Mining company in Soma ignored high levels of toxic gases at devastated mine

Sensors noted high levels of toxic gas inside a coal mine days before the disaster that killed 301 workers in Turkey but company officials took no action, Turkish news reports said Monday.

SOMA, Turkey — Sensors noted high levels of toxic gas inside a coal mine days before the disaster that killed 301 workers in Turkey but company officials took no action, Turkish news reports said Monday.

Prosecutors, meanwhile, formally arrested two more people for the devastating mine fire in the western town of Soma, raising the number of suspects facing charges of negligent death to five. Those detained included executives and supervisors at mine owner Soma Komur Isletmeleri A.S., prosecutors say.

Chief prosecutor Bekir Sahiner said 25 people were initially detained as part of the probe, but several were released without charges while eight others were released but could be charged later. Authorities were still questioning others, including the company’s CEO, Can Gurkan, the state-run Anadolu Agency reported.

The Hurriyet, HaberTurk and other Turkish newspapers said prosecutors and inspectors probing the worst mining disaster in Turkey’s history had seized data from the mine that indicated sensors showed high gas levels inside the mine as early as two days before the May 13 disaster. The reports say company officials did not record these high levels on log books and took no precautionary actions.

The Turkish newspapers did not cite source for their reports. Sahiner did not answer calls and no one picked up telephones at the prosecutors’ office in Soma or in the nearby city of Akhisar, which is leading the probe.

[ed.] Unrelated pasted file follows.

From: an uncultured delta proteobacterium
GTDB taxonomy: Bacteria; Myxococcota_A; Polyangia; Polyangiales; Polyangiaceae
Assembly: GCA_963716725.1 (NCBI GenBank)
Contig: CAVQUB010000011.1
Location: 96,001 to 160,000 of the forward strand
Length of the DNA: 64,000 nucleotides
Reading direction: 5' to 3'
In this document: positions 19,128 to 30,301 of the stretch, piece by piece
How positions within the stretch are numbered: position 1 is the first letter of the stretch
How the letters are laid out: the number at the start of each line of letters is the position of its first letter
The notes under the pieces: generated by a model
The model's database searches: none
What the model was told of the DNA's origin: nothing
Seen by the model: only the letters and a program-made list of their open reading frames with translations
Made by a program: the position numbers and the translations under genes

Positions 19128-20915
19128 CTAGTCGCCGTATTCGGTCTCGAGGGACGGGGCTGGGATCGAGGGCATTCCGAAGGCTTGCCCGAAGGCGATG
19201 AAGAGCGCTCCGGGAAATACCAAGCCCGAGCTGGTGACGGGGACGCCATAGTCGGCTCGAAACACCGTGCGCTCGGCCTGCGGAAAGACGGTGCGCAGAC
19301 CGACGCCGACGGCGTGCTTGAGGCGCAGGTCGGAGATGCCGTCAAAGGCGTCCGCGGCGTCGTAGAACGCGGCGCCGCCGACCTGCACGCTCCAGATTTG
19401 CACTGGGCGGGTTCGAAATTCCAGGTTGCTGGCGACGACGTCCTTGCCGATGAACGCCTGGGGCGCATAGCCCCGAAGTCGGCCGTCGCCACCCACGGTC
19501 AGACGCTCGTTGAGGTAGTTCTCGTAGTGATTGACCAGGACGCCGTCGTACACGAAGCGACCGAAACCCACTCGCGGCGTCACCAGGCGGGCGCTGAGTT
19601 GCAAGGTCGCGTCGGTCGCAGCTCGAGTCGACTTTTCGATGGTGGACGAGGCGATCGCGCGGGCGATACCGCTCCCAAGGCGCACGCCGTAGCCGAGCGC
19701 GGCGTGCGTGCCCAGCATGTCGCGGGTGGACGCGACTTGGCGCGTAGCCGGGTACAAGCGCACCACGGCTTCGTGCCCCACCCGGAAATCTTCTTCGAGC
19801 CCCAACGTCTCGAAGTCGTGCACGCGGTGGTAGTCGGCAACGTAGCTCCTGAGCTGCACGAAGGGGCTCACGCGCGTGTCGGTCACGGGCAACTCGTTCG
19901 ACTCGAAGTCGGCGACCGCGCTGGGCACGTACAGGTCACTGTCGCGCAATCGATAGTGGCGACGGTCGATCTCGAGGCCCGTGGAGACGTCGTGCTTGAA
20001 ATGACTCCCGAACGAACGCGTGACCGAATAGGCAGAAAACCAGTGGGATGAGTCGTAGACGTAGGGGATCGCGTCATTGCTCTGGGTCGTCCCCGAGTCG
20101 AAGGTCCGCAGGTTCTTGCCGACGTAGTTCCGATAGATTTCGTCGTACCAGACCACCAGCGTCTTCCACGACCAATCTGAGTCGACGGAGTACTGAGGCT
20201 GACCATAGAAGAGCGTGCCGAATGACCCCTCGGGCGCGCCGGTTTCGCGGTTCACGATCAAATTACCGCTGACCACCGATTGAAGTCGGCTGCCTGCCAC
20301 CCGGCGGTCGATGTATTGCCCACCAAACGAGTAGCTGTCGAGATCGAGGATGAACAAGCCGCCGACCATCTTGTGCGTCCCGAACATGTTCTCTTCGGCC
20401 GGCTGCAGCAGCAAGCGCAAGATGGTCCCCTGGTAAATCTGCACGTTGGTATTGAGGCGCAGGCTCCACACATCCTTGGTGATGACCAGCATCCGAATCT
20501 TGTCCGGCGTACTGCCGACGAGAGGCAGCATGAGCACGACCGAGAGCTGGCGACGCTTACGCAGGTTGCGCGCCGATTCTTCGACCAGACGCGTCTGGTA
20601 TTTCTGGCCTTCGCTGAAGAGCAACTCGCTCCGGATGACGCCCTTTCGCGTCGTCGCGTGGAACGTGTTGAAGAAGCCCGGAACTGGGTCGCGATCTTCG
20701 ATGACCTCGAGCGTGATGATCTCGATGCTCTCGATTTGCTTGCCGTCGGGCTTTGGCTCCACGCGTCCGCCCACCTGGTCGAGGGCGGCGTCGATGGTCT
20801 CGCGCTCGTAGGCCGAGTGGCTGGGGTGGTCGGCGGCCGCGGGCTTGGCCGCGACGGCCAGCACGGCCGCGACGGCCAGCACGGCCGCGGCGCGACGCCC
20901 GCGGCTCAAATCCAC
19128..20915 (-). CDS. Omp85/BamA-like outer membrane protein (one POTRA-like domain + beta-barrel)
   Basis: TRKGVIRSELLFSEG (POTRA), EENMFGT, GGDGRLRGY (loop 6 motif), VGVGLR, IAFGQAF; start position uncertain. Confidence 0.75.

But miners who survived the disaster also told The Associated Press that supervisors ignored rising gas levels and failed to take precautionary measures. They have accused the company of failing to heed safety concerns and that government inspections has been superficial.

Sahiner said Saturday that a preliminary probe indicated that coal had been smouldering days before the disaster, causing the roof to collapse in one part of the mine and unleashing toxic gases that spread throughout.

Government and mining officials have both said that most victims died from toxic gases released by the fire. They have insisted, however, that the mine was inspected regularly, that safety standards were high and that negligence wasn’t a factor in the fire.

Government officials have promised to investigate and pledged that any mine officials found to be negligent would be punished. Still the disaster has provoked anger at a critical time for Prime Minister Recep Tayyip Erdogan, as he mulls running in August’s presidential election.

Police have broken up protests denouncing poor mine safety in Soma and in Turkey’s three largest cities of Istanbul, Ankara and Izmir.

Nearly 2,000 university students, some wearing hard-hats, called on the government to resign as they marched Monday in Ankara to commemorate the beginning of the Turkish War of Independence started on May 19, 1919.

Erdogan on Monday defended the government’s response to the disaster and rejected accusations that the mining company had political ties to his ruling party.

“They say the boss is a party supporter,” Erdogan said. “I saw him for the first time (in Soma). I don’t know him… They (opponents) think they will gain from such slander.”

Turkey’s national soccer team visited Soma on Monday in a show of solidarity and prayed at the miners’ graves.

Just Posted

The City of Red Deer sits at 249 active cases of the virus, after hitting a peak of 565 active cases on Feb. 22. (Black Press file image)
Red Deer down to 119 active COVID-19 cases

Province identifies 179 new cases Saturday

Red Deer Emergency Services responded to an explosion at a duplex on Rupert Crescent Saturday morning. (Photo by Sean McIntosh/Advocate staff)
Firefighters respond to explosion in Red Deer early Saturday morning

There was an explosion at a Red Deer duplex early Saturday morning.… Continue reading

Terry Betts, of Kananaskis, looks at the vehicle he was hoping to sell during the Quick Times Red Deer Swap Meet in the Westerner Park parking lot Saturday. (Photo by Sean McIntosh/Advocate staff)